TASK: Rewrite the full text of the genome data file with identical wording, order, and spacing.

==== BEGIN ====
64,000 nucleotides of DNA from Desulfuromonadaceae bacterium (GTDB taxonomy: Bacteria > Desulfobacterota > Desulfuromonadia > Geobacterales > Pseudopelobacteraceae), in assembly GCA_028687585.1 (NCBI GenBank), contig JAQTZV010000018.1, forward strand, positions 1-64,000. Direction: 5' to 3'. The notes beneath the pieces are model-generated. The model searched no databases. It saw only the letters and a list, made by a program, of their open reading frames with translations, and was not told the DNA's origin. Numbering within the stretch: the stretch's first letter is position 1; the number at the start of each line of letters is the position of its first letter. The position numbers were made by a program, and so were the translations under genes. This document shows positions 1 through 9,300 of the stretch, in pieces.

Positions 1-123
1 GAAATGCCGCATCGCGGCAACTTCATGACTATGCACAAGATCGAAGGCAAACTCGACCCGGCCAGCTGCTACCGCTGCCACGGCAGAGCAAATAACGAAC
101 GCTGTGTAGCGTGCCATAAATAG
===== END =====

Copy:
64,000 nucleotides of DNA from Desulfuromonadaceae bacterium (GTDB taxonomy: Bacteria > Desulfobacterota > Desulfuromonadia > Geobacterales > Pseudopelobacteraceae), in assembly GCA_028687585.1 (NCBI GenBank), contig JAQTZV010000018.1, forward strand, positions 1-64,000. Direction: 5' to 3'. The notes beneath the pieces are model-generated. The model searched no databases. It saw only the letters and a list, made by a program, of their open reading frames with translations, and was not told the DNA's origin. Numbering within the stretch: the stretch's first letter is position 1; the number at the start of each line of letters is the position of its first letter. The position numbers were made by a program, and so were the translations under genes. This document shows positions 1 through 9,300 of the stretch, in pieces.

Positions 1-123
1 GAAATGCCGCATCGCGGCAACTTCATGACTATGCACAAGATCGAAGGCAAACTCGACCCGGCCAGCTGCTACCGCTGCCACGGCAGAGCAAATAACGAAC
101 GCTGTGTAGCGTGCCATAAATAG